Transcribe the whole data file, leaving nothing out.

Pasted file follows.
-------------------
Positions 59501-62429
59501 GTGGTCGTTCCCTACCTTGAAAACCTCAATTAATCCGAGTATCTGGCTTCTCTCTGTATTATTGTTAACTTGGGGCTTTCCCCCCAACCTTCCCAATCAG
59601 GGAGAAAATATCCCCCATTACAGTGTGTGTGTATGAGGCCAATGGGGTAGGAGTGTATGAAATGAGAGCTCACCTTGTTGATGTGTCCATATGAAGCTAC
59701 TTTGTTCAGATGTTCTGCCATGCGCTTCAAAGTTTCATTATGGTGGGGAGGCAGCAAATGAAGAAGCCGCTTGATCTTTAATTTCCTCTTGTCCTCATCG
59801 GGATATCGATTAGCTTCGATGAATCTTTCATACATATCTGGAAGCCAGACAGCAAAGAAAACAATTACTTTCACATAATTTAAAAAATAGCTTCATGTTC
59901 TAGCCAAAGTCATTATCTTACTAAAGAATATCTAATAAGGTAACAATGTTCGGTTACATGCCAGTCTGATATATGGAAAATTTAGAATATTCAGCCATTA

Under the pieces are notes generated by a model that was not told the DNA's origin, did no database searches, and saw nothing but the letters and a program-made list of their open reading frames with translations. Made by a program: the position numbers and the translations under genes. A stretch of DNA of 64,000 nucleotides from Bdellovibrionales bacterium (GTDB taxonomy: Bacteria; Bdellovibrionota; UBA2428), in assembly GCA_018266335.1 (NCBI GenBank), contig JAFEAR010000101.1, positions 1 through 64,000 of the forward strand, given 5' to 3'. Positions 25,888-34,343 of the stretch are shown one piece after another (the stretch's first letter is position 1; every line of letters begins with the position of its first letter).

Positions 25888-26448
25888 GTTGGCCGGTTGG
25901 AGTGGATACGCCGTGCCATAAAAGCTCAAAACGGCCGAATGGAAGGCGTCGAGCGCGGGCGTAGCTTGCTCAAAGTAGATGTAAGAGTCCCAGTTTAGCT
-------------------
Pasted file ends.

Positions 59501-62429
59501 GTGGTCGTTCCCTACCTTGAAAACCTCAATTAATCCGAGTATCTGGCTTCTCTCTGTATTATTGTTAACTTGGGGCTTTCCCCCCAACCTTCCCAATCAG
59601 GGAGAAAATATCCCCCATTACAGTGTGTGTGTATGAGGCCAATGGGGTAGGAGTGTATGAAATGAGAGCTCACCTTGTTGATGTGTCCATATGAAGCTAC
59701 TTTGTTCAGATGTTCTGCCATGCGCTTCAAAGTTTCATTATGGTGGGGAGGCAGCAAATGAAGAAGCCGCTTGATCTTTAATTTCCTCTTGTCCTCATCG
59801 GGATATCGATTAGCTTCGATGAATCTTTCATACATATCTGGAAGCCAGACAGCAAAGAAAACAATTACTTTCACATAATTTAAAAAATAGCTTCATGTTC
59901 TAGCCAAAGTCATTATCTTACTAAAGAATATCTAATAAGGTAACAATGTTCGGTTACATGCCAGTCTGATATATGGAAAATTTAGAATATTCAGCCATTA

Under the pieces are notes generated by a model that was not told the DNA's origin, did no database searches, and saw nothing but the letters and a program-made list of their open reading frames with translations. Made by a program: the position numbers and the translations under genes. A stretch of DNA of 64,000 nucleotides from Bdellovibrionales bacterium (GTDB taxonomy: Bacteria; Bdellovibrionota; UBA2428), in assembly GCA_018266335.1 (NCBI GenBank), contig JAFEAR010000101.1, positions 1 through 64,000 of the forward strand, given 5' to 3'. Positions 25,888-34,343 of the stretch are shown one piece after another (the stretch's first letter is position 1; every line of letters begins with the position of its first letter).

Positions 25888-26448
25888 GTTGGCCGGTTGG
25901 AGTGGATACGCCGTGCCATAAAAGCTCAAAACGGCCGAATGGAAGGCGTCGAGCGCGGGCGTAGCTTGCTCAAAGTAGATGTAAGAGTCCCAGTTTAGCT